“Schools Kill Creativity” – a TED talk

Have you heard of TED talks yet…?
Being that this is one about education, creativity, and what is considered to be intelligent &/or valuable, you know it’s pretty much one of my favorites.

On this subject I have to share that while I went through the “traditional” academic experience, earning my B.A. and going on to law school (though I did not continue on with law), my husband is my polar brain opposite. While I began my academic career at community college and thought, “This is awesome!,” my husband started community college and thought, “This is dumb. I don’t care about any of this… Why am I here?”

He went on to attend the Motorcycle Mechanics Institute where he flourished, with perfect attendance, and perfect grades, at the top of his class.

His brain can understand, compute, and work with numbers, math, technology, and mechanics in ways that mine just can’t. Not to mention, he is the one that (in the midst of my college career, no less- in 2008) explained the economic meltdown to me, in terms that I could actually understand. Moreover, if I’m being perfectly honest, I had to learn critical thinking (to a certain extent) in college. As presented in the following video, my educational upbringing did not foster creativity, nor was I encouraged to think critically. I was raised, like many of us (especially being that my first 7 years of schooling were in Catholic school), to accept the information that was being given to me, at face value, and to not really think critically or analyze anything, but rather, to just memorize. I mean, really, isn’t that a lot of what education in this country is these days? It’s not critical thinking and analysis— it’s the banking concept of education.

I questioned things, to be sure, and my stepfather is really the only person throughout my upbringing that fostered this. [He was born in a small Louisiana town in 1930, a huge fan of the Romantics (think: Walt Whitman, Ralph Waldo Emerson), preferring spirituality to religion, and always willing to talk to me about art, religion, music, books, and movies, any time of day. He had me reading Voltaire at age 8. I’ll never forget him pulling a book from the shelf and saying, “You know I think you’ll really like this one. It’s called “Candide.” Read it, enjoy!”]

But save for that, like I said, my educational upbringing was lackluster at best. I later went on to skip class constantly while in high school just to be in the music room, where I would sit and write songs, play my guitar, and hang/jam with other musicians like myself.

Contrastingly, my husband was inculcated in the world of critical thought by his parents and and all the other parents that taught at his co-op school throughout his childhood. His ability to just naturally think outside of the box never ceases to amaze me. For example, recently we were watching TV when this cereal commercial comes on, the voiceover stating, “People who choose _____ tend to be healthier than those who choose other cereals!” (or some such nonsense) and my man just remarked, “Yeah, and I’m sure that’s because those people are probably making a whole lot of other healthy decisions regarding lifestyle and diet, too.”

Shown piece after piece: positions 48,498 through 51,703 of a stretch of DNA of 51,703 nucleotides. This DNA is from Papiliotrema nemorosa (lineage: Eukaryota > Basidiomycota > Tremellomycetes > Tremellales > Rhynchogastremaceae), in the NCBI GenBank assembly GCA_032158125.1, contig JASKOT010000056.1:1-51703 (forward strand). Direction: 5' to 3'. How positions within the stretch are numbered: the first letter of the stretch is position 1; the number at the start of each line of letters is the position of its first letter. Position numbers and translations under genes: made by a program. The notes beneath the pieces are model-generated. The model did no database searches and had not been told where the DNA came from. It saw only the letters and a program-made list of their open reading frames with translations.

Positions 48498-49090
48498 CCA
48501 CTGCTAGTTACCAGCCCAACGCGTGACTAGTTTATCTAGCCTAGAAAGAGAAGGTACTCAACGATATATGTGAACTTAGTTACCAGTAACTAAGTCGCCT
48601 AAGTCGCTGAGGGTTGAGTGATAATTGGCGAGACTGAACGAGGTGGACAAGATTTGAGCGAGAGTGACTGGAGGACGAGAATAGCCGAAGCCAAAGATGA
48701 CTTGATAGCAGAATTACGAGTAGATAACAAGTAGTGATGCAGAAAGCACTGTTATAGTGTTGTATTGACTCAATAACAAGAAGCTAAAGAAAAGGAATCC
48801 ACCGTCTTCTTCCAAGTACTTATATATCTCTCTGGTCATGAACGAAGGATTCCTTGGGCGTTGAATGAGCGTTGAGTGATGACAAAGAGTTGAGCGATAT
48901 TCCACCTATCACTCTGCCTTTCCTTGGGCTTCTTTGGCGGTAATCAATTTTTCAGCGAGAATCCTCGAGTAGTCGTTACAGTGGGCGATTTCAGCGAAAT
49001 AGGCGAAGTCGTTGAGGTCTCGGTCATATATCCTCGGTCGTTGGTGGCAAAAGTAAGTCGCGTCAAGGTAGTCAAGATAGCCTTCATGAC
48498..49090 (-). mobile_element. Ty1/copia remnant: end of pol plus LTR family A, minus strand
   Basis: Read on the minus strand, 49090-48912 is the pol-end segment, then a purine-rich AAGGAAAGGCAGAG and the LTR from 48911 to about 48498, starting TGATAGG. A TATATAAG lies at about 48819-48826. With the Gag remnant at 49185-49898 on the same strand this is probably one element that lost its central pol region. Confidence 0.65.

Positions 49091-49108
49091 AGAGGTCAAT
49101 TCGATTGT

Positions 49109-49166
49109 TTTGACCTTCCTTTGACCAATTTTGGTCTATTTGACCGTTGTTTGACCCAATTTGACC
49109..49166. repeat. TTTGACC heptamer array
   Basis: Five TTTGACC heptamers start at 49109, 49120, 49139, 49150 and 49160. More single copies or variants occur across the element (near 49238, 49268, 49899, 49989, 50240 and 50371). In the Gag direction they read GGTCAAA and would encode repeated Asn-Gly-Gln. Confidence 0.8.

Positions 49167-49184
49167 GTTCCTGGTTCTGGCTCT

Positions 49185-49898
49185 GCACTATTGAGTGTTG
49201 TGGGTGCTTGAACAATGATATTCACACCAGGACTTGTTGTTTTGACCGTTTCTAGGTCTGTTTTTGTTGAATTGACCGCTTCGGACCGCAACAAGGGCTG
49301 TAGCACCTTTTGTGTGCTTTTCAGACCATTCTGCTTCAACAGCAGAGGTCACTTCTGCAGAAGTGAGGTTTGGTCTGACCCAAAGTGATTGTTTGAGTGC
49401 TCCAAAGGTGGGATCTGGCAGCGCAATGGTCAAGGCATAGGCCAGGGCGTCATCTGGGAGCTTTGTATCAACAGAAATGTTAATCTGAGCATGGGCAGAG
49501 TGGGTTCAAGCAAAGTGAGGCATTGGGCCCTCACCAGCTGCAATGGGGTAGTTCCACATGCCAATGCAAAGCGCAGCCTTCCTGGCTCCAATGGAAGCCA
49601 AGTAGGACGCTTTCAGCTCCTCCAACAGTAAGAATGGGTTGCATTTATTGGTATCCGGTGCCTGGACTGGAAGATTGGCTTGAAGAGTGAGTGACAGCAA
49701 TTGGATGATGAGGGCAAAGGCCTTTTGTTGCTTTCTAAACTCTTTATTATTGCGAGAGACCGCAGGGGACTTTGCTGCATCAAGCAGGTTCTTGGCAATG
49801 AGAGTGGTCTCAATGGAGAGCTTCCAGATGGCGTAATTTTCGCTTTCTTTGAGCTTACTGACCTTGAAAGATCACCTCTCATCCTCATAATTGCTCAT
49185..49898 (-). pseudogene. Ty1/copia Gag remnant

So there ya go. In spite of my learned intellect, I’m not always above seeing past everything the way he is. He is, without a doubt, the smartest person I know. And higher learning had nothing to do with it. With all of that said….

Please watch, and enjoy.

http://www.ted.com/playlists/77/new_to_ted.html

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2 comments

  1. I couldn’t agree more!!! The system is nothing more than a means to create good little pogs that can do as they are told. And I’ll have you know my favorite hours and memories of high school pretty much entirely revolve around music class and lunch break LOL

    You’re Brian sounds like my Chris 🙂 That’s why I love him so much.. he was the one who helped to enlighten me to everything. Up until that point, I had been a very good sheep. He pretty much taught himself everything outside of school, lived in the woods for 6 months and learned electronics through Google and is now building microphones, amps and fixing ATM machines..when we first met, he gave me “Jitterbug Perfume” by Tom Robbins and I fell in love. 🙂 lol

    1. I learned way more from music class (i.e. learning how to play guitar, sing, record, etc.), and from music itself (choir included!), than I did in any of my other high school classes- That is for SURE! (except for maybe a couple of English classes)
      It’s no wonder many of my UC Berkeley classes involved listening to and thinking about music…

      And you know I am a huge advocate of education, but that’s coming from the background of a university in which we critiqued the very institution from which our education came, too. I was lucky enough to have professors that engendered an atmosphere in which we all learned from each other (one of my professors at the end of every semester—I took 3 classes with her—would thank all of us students for what we taught her), and in which it was recognized that no discipline was mutually exclusive from any other- meaning, economics DID have something to do with women’s studies, and architecture DID have something to do with ethnic studies, etc. All disciplines were recognized as interconnected and therefore my education was not as compartmentalized as demonstrated in this TED talk. (but once again, I think I lucked out:)

      And on the other hand, our partners are exemplary of an intelligence that has nothing to do with academic higher learning. Kudos to them and whoever raised them! Education doesn’t always mean schooling…
      And thanks for reading, Miss Jess! 🙂

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